What is the accuracy of HER2 testing results in breast tumors?

Updated: Mar 20, 2019
  • Author: Oudai Hassan, MD; Chief Editor: Chandandeep Nagi, MD  more...
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Answer

Quality concerns [13]

Both false-negative and false-positive results are an important concern in HER2 testing. [16, 17] HER2 testing should aim to identify all patients who would benefit from trastuzumab therapy. However, false-positive results are a significant concern because of the small risk of serious cardiac toxicity and the cost associated with trastuzumab therapy (>$70,000/year). Also, incorrect classification of cancer impedes efforts to evaluate the effectiveness of HER2-targeted therapy in clinical trials. False-negative results can occur from fixation times that are too short or too long, decalcification and mercury-containing fixatives (B5), storage of unstained sections for more than 1 week, insufficient antigen retrieval, and nonoptimal enzymatic digestion.

Excessive antigen retrieval and accidental assessment of in situ rather than invasive lesions can lead to false-positive results. Other causes of false-positive results includes edge artifact (lobular carcinoma can appear falsely positive on the edge), cytoplasmic positivity, and overinterpretation. ASCO and CAP developed a joint guideline to improve the accuracy of HER2 testing. [13]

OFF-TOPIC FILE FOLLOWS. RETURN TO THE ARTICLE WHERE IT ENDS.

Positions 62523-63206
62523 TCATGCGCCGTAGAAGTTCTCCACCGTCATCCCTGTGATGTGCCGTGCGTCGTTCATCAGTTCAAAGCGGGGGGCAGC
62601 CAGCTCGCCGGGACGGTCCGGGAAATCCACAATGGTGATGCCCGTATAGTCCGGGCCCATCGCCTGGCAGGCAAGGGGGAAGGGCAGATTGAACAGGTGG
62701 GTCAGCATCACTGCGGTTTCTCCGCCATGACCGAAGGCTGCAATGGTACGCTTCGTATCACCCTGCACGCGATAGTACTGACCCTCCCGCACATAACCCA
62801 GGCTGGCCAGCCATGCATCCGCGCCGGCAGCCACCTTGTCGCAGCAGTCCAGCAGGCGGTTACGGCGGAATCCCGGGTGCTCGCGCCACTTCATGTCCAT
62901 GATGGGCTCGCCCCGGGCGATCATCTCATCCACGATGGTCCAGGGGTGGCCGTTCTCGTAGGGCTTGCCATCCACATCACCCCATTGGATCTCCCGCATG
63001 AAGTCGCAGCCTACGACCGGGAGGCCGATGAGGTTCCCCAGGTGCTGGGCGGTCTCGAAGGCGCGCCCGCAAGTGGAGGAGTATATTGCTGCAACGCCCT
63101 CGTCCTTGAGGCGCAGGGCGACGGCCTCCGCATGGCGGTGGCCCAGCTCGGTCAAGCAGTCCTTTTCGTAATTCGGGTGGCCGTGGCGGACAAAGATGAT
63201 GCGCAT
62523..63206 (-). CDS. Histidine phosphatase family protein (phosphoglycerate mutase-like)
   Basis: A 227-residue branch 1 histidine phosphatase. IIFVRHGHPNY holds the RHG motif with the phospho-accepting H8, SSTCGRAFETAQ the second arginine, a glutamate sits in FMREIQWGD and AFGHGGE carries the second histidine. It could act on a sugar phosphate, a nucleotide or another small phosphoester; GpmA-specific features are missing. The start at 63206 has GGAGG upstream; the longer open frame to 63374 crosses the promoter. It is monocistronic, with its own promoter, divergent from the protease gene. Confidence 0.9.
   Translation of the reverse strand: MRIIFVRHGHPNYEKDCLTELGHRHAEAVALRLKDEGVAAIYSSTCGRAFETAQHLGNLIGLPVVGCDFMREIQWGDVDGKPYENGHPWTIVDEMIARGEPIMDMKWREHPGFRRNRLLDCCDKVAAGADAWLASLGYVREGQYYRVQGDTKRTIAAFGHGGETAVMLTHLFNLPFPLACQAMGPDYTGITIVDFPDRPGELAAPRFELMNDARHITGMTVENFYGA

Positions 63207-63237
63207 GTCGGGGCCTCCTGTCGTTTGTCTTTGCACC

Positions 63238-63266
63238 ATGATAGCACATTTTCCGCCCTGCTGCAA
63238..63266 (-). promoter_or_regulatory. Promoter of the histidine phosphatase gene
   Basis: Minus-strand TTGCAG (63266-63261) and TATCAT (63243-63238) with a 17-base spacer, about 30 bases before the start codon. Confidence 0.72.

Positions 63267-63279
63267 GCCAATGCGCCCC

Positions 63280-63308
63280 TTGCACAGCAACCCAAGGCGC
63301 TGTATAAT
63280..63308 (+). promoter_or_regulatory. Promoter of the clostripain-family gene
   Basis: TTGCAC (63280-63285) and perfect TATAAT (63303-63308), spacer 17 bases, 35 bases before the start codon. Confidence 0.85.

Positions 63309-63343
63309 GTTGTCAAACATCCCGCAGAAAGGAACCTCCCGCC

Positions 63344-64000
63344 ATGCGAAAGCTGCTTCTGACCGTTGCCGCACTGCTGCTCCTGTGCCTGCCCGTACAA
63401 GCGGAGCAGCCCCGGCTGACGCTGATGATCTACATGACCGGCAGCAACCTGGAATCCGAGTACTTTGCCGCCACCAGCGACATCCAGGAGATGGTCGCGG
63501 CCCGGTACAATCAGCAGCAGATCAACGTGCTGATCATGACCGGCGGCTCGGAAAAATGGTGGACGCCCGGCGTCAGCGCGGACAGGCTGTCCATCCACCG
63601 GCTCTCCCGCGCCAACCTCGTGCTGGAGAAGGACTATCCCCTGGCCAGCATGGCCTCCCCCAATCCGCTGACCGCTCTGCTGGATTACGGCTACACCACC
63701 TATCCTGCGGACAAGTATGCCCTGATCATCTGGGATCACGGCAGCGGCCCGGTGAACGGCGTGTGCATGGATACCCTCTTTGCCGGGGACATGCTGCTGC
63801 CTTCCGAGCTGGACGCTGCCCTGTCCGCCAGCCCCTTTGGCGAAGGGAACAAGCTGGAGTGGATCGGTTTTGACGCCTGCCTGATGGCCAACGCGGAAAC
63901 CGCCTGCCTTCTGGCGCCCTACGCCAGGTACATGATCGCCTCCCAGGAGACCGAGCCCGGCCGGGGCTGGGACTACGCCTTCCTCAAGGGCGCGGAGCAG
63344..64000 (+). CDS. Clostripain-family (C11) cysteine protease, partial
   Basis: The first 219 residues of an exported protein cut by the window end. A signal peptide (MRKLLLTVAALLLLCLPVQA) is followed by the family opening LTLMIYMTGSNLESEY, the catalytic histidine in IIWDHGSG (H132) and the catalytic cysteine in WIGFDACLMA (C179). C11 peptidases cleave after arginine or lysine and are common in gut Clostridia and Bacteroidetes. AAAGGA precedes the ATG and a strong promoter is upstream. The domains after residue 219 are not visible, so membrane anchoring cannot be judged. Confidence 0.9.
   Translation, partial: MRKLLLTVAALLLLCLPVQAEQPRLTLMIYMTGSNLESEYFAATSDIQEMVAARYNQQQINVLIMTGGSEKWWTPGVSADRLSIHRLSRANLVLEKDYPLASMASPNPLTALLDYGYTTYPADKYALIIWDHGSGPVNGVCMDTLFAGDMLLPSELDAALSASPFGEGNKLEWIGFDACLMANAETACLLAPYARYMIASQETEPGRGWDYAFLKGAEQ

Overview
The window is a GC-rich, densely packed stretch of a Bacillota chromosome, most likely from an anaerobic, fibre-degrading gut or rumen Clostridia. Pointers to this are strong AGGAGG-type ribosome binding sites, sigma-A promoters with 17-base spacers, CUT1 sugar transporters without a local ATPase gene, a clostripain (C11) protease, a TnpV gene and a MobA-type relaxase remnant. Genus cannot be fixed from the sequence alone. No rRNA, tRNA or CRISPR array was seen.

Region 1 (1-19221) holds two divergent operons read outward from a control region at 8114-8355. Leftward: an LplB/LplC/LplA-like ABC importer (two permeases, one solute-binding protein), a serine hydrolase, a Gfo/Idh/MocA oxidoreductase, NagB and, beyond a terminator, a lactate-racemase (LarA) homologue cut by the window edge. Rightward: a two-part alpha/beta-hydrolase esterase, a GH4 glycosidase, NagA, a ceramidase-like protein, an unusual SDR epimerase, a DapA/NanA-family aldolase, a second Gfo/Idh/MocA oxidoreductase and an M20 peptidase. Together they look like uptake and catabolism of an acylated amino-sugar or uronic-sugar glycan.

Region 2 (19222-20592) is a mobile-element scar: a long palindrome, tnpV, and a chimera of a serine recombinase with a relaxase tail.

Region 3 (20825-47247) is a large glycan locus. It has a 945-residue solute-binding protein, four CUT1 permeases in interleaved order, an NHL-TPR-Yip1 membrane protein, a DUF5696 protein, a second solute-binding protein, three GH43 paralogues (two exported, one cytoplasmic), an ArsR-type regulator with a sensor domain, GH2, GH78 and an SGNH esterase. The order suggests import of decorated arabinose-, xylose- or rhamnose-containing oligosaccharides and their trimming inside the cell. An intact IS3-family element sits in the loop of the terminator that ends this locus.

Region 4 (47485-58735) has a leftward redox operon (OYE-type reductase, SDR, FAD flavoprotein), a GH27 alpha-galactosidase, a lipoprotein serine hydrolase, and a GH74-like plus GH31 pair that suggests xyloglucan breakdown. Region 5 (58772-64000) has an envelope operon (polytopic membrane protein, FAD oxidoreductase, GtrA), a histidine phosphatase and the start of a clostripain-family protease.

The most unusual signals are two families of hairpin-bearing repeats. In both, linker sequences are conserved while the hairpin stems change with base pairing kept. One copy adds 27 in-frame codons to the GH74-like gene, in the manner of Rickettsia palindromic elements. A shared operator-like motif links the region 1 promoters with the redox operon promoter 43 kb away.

Considerations concerning pre-analytic/analytic variables are as follows:

  • Appropriate fixation: Time from tissue acquisition to fixation should be as short as possible; specimens should be fixed in neutral buffered formalin for 6-72 hours; they should be sliced at 5- to 10-mm intervals and placed in sufficient volume of neutral buffered formalin; time to fixation and duration of fixation should be recorded for each sample

  • Strict adherence to test protocols is essential

  • Appropriate controls include positive controls and negative controls (eg, cell line controls and/or tissue-based references) and an internal control (normal breast epithelium)

Considerations during pathologist interpretation of immunohistochemistry are as follows:

  • Care should be taken to make sure only the invasive component is assessed and reported, as HER2 is often overexpressed and/or amplified in in situ breast lesions.

  • When possible, the test should be performed on a block with an internal control, because this internal control will be an indicator of excessive antigen retrieval; if normal ducts and lobules show strong membrane staining, excessive antigen retrieval may have occurred, and repeat testing or testing via FISH should be performed.

  • If cytoplasmic staining obscures membrane staining or if obscuring artifacts (edge, retraction, crush artifact) are present, the assay should be repeated or FISH should be performed.

  • HER2 overexpression correlates with high tumor grade and is less common in pure tubular carcinomas, colloid carcinomas, and classic lobular carcinoma [18, 19] ; results that are unexpected should be questioned with repeat testing or testing with an alternative method or a different sample, if indicated.